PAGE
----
Districts of Mongolia

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A district (Mongolian: сум, ᠰᠤᠮᠤ, sum, pronounced [sʰo̙m]; lit. "arrow"), is a second level administrative subdivision of Mongolia. The 21 provinces of Mongolia are divided into 330 sum.[1]

On average, each district administers a territory of 4,200 km2 (1,600 sq mi) with about 5,000 inhabitants, primarily nomadic herders. Its[clarification needed] total revenue is 120 million Tögrög, 90% of which comes from national subsidies.

Each district is again subdivided into bags (brigades; sometimes spelled baghs[2]). Most bags are of an entirely virtual nature. Their purpose is to sort the families of nomads in the district into groups, without a permanent human settlement.

Officially, and occasionally on maps, many district seats (sum centers) bear a name different from that of the district. However, in practice the district seat (sum center) is most often referred to under the name of the district, to the point of the official name of the district seat (sum center) being unknown even to the locals.

Districts map of Mongolia
Districts of Arkhangai Province
19 sum
Districts of Bayan-Ölgii Province
14 sum
Districts of Bayankhongor Province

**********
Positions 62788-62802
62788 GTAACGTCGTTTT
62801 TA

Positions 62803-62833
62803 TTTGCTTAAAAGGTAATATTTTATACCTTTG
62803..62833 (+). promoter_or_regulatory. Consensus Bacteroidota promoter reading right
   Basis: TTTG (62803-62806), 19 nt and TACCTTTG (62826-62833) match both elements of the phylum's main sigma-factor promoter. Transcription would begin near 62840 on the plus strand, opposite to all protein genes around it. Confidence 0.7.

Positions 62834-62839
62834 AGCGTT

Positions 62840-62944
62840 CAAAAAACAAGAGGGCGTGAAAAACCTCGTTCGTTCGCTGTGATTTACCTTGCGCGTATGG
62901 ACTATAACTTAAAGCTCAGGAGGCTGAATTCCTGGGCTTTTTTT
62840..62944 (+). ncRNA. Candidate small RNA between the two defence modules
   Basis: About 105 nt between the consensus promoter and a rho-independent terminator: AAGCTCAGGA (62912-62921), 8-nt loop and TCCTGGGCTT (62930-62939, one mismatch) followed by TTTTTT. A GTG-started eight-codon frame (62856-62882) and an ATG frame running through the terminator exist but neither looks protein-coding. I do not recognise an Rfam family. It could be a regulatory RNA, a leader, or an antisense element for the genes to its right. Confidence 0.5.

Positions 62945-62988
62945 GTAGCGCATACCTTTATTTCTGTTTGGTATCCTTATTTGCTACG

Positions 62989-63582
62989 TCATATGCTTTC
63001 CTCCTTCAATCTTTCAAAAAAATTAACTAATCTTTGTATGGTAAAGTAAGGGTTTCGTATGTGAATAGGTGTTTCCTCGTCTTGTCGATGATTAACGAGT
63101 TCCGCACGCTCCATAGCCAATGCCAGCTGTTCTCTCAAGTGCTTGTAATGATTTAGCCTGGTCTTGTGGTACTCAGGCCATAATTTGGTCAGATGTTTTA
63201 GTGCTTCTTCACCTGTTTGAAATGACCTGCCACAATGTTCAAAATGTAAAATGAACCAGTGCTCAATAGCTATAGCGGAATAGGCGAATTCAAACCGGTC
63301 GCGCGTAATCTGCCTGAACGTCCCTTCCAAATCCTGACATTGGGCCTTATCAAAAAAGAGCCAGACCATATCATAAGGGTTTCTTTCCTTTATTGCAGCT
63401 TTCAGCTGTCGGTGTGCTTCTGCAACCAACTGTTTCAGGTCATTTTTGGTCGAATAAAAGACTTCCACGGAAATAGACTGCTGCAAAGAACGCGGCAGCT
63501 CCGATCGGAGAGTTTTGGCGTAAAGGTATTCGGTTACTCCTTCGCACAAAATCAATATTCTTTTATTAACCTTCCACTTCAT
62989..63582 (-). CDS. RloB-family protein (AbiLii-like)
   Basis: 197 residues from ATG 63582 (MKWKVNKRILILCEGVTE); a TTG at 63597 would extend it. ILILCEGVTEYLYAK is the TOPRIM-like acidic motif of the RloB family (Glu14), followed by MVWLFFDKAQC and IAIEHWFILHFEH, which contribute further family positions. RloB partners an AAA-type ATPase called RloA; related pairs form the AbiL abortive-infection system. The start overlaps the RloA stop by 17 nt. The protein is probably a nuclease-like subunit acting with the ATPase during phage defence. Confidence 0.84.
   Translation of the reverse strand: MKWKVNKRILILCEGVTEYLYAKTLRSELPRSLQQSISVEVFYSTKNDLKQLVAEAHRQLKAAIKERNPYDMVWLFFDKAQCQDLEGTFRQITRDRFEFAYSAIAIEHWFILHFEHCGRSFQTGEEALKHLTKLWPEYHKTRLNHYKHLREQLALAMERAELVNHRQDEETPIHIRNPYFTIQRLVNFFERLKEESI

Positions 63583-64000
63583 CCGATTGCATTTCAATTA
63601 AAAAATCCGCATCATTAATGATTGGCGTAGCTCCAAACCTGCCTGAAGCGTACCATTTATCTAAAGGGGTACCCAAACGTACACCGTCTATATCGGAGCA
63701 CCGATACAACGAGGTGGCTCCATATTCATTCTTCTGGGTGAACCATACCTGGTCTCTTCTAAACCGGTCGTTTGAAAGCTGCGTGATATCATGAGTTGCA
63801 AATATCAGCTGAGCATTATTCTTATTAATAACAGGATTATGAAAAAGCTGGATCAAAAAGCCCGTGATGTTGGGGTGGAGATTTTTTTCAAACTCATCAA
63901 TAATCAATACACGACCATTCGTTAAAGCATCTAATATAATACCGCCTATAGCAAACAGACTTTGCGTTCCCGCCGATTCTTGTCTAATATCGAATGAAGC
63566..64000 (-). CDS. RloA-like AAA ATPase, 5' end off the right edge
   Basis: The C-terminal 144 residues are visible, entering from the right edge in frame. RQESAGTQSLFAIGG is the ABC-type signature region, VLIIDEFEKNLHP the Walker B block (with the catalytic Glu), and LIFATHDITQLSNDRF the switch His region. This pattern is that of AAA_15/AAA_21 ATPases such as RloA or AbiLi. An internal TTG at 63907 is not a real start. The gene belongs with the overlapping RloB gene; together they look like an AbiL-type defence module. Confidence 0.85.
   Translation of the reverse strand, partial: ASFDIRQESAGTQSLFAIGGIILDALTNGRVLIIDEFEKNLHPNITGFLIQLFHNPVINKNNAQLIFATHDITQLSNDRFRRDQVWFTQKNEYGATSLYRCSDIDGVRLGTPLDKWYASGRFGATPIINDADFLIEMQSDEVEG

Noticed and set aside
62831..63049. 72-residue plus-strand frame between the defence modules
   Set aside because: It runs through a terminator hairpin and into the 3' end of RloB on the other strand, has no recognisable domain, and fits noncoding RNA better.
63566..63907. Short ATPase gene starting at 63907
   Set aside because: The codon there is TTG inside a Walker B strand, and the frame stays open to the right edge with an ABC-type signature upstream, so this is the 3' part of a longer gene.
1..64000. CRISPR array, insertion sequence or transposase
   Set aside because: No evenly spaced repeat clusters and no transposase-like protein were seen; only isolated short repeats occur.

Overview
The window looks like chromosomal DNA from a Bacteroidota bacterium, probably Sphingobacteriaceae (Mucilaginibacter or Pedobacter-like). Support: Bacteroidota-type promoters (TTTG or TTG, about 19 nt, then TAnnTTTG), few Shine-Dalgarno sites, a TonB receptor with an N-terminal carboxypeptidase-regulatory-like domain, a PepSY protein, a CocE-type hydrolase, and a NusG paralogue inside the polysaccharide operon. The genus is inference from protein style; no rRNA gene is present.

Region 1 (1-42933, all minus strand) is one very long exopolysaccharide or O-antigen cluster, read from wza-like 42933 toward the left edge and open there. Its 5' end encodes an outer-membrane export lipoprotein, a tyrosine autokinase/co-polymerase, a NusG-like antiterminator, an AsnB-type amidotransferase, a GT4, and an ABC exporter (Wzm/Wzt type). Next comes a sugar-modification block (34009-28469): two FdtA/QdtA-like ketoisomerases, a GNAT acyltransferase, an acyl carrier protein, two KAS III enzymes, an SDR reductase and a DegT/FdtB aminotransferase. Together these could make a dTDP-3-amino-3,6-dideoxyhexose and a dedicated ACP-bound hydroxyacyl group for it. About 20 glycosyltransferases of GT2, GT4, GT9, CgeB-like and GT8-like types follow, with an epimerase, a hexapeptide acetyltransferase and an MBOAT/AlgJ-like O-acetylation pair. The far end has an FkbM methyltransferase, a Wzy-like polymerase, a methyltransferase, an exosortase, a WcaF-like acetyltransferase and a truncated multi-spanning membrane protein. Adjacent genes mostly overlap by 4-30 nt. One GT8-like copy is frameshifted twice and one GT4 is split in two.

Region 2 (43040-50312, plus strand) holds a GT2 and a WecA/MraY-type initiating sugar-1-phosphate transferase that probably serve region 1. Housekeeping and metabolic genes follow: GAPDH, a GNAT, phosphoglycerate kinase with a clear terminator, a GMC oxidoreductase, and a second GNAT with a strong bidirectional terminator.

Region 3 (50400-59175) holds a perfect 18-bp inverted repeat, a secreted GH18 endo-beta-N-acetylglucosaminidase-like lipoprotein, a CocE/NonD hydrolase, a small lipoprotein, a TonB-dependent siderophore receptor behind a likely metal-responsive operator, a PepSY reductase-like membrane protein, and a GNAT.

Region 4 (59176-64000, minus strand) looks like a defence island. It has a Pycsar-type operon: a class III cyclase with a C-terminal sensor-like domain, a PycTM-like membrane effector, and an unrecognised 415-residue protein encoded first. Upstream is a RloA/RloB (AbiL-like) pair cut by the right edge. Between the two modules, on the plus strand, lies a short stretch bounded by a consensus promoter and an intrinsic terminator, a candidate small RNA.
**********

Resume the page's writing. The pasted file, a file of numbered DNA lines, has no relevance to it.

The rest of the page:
20 sum
Districts of Bulgan Province

16 sum

Districts of Darkhan-Uul Province
4 sum
Districts of Dornod Province
14 sum
Districts of Dornogovi Province
14 sum
Districts of Dundgovi Province
15 sum
Districts of Govi-Altai Province
18 sum
Districts of Govisümber Province
3 sum
Districts of Khentii Province
17 sum
Districts of Khovd Province
17 sum
Districts of Khövsgöl Province
23 sum
Districts of Ömnögovi Province
15 sum
Districts of Orkhon Province
2 sum
Districts of Övörkhangai Province
19 sum
Districts of Selenge Province
17 sum
Districts of Sükhbaatar Province
13 sum
Districts of Töv Province
27 sum
Districts of Uvs Province
19 sum
Districts of Zavkhan Province
24 sum
  1. ^ "21 аймгийн 330 сум, нийслэлийн 152 хороо болон хилийн чанад дахь ДТГ-ын бүртгэлийн үйл ажиллагаанд ашиглаж буй тоног төхөөрөмжийг шинэчлэнэ". burtgel.gov.mn. Retrieved 2023-09-21.
  2. ^ Montsame News Agency. Mongolia. 2006, Foreign Service office of Montsame News Agency, ISBN 99929-0-627-8, p. 46